Analyzing World Fiction

Analyzing World Fiction Author Frederick Luis Aldama
ISBN-10 9780292726321
Release 2011-09-01
Pages 311
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Why are many readers drawn to stories that texture ethnic experiences and identities other than their own? How do authors such as Salman Rushdie and Maxine Hong Kingston, or filmmakers in Bollywood or Mexico City produce complex fiction that satisfies audiences worldwide? In Analyzing World Fiction, fifteen renowned luminaries use tools of narratology and insights from cognitive science and neurobiology to provide answers to these questions and more. With essays ranging from James Phelan's "Voice, Politics, and Judgments in Their Eyes Were Watching God" and Hilary Dannenberg's "Narrating Multiculturalism in British Media: Voice and Cultural Identity in Television" to Ellen McCracken's exploration of paratextual strategies in Chicana literature, this expansive collection turns the tide on approaches to postcolonial and multicultural phenomena that tend to compress author and narrator, text and real life. Striving to celebrate the art of fiction, the voices in this anthology explore the "ingredients" that make for powerful, universally intriguing, deeply human story-weaving. Systematically synthesizing the tools of narrative theory along with findings from the brain sciences to analyze multicultural and postcolonial film, literature, and television, the contributors pioneer new techniques for appreciating all facets of the wonder of storytelling.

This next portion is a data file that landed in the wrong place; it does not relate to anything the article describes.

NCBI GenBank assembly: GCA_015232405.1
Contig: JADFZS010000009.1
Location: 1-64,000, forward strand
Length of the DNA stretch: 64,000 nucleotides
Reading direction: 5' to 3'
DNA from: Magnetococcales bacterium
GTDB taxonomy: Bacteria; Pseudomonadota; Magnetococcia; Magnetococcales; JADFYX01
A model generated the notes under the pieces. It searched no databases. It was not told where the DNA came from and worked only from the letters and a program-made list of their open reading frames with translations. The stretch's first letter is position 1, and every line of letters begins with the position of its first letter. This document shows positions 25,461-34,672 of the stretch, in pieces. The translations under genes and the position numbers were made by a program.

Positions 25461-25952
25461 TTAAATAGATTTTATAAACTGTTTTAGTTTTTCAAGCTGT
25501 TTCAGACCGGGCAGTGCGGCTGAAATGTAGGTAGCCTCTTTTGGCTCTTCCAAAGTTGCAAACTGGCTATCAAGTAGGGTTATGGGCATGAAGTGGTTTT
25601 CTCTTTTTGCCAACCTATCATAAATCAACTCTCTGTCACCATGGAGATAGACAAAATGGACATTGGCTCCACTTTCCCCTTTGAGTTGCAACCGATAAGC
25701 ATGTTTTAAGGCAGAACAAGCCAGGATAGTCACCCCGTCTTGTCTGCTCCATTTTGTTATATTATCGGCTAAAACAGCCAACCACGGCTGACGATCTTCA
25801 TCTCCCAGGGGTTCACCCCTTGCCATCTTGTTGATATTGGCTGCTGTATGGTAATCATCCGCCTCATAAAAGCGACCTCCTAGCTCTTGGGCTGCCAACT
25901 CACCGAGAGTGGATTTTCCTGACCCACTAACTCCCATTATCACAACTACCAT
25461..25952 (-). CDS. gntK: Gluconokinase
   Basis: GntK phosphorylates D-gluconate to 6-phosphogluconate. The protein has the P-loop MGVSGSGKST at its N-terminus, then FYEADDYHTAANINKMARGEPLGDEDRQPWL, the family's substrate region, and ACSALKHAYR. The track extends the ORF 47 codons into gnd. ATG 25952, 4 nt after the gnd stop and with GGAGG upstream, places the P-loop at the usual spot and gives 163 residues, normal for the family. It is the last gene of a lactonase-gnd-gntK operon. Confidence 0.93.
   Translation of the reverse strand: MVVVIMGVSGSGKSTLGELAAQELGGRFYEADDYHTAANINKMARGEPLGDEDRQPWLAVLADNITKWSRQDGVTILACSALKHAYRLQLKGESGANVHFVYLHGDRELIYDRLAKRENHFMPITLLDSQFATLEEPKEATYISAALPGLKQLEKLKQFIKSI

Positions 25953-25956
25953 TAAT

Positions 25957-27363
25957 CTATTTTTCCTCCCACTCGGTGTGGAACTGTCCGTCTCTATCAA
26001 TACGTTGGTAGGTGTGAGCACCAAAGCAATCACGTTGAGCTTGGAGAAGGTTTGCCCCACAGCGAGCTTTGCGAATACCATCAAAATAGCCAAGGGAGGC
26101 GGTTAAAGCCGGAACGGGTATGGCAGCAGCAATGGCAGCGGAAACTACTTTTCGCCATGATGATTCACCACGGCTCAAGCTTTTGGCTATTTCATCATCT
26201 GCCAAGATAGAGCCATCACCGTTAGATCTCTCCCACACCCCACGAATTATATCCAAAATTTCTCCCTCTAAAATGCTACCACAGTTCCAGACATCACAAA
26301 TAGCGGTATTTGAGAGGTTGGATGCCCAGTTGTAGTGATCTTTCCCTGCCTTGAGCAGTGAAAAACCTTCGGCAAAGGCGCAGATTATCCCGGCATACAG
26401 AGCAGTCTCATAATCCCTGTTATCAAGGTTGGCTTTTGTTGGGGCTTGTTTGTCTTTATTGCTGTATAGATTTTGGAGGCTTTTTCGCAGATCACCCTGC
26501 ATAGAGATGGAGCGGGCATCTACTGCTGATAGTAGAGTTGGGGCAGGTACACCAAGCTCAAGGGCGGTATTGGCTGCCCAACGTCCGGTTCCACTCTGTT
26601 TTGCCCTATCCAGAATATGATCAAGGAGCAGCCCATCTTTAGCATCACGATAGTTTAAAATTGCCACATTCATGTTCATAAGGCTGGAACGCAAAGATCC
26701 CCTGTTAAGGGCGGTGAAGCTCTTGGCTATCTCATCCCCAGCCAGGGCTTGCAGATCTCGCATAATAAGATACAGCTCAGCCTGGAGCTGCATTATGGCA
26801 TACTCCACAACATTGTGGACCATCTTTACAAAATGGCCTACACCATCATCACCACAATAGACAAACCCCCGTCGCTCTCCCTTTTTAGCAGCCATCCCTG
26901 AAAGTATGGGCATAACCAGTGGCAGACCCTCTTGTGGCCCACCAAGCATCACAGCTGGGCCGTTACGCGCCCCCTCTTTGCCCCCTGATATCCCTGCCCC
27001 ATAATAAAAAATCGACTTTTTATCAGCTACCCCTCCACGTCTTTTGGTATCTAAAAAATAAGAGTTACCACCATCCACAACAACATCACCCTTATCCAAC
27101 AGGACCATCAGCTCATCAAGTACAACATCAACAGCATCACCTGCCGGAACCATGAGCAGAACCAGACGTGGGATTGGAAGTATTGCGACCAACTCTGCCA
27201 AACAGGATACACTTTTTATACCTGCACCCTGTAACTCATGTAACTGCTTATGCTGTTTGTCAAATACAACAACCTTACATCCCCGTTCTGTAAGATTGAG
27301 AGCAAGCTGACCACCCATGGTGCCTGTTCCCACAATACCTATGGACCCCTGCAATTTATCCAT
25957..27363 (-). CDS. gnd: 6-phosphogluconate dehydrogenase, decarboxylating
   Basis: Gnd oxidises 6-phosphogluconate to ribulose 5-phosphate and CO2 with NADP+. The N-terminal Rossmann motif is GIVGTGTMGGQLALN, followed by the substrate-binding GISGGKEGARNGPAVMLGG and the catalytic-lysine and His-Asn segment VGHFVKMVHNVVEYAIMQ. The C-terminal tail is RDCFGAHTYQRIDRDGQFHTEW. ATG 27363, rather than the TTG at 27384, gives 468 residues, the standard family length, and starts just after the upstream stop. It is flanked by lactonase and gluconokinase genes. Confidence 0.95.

Cognitive Literary Studies

Cognitive Literary Studies Author Isabel Jaén
ISBN-10 0292754426
Release 2013-04-01
Pages 279
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Over the past decade, our understanding of the cognition of literature has been transformed by scientific discoveries, such as the mirror neuron system and its role in empathy. Addressing questions such as why we care so deeply about fictional characters, what brain activities are sparked when we read literature, and how literary works and scholarship can inform the cognitive sciences, this book surveys the exciting recent developments in the field of cognitive literary studies and includes contributions from leading scholars in both the humanities and the sciences. Beginning with an overview of the evolution of literary studies, the editors trace the recent shift from poststructuralism and its relativism to a growing interdisciplinary interest in the empirical realm of neuroscience. In illuminating essays that examine the cognitive processes at work when we experience fictional worlds, with findings on the brain’s creativity sites, this collection also explores the impact of literature on self and society, ending with a discussion on the present and future of the psychology of fiction. Contributors include Literature and the Brain author Norman N. Holland, on the neuroscience of metafiction reflected in Don Quixote; clinical psychologist Aaron Mishara on the neurology of self in the hypnagogic (between waking and sleeping) state and its manifestations in Kafka’s stories; and literary scholar Brad Sullivan’s exploration of Romantic poetry as a didactic tool, applying David Hartley’s eighteenth-century theories of sensory experience.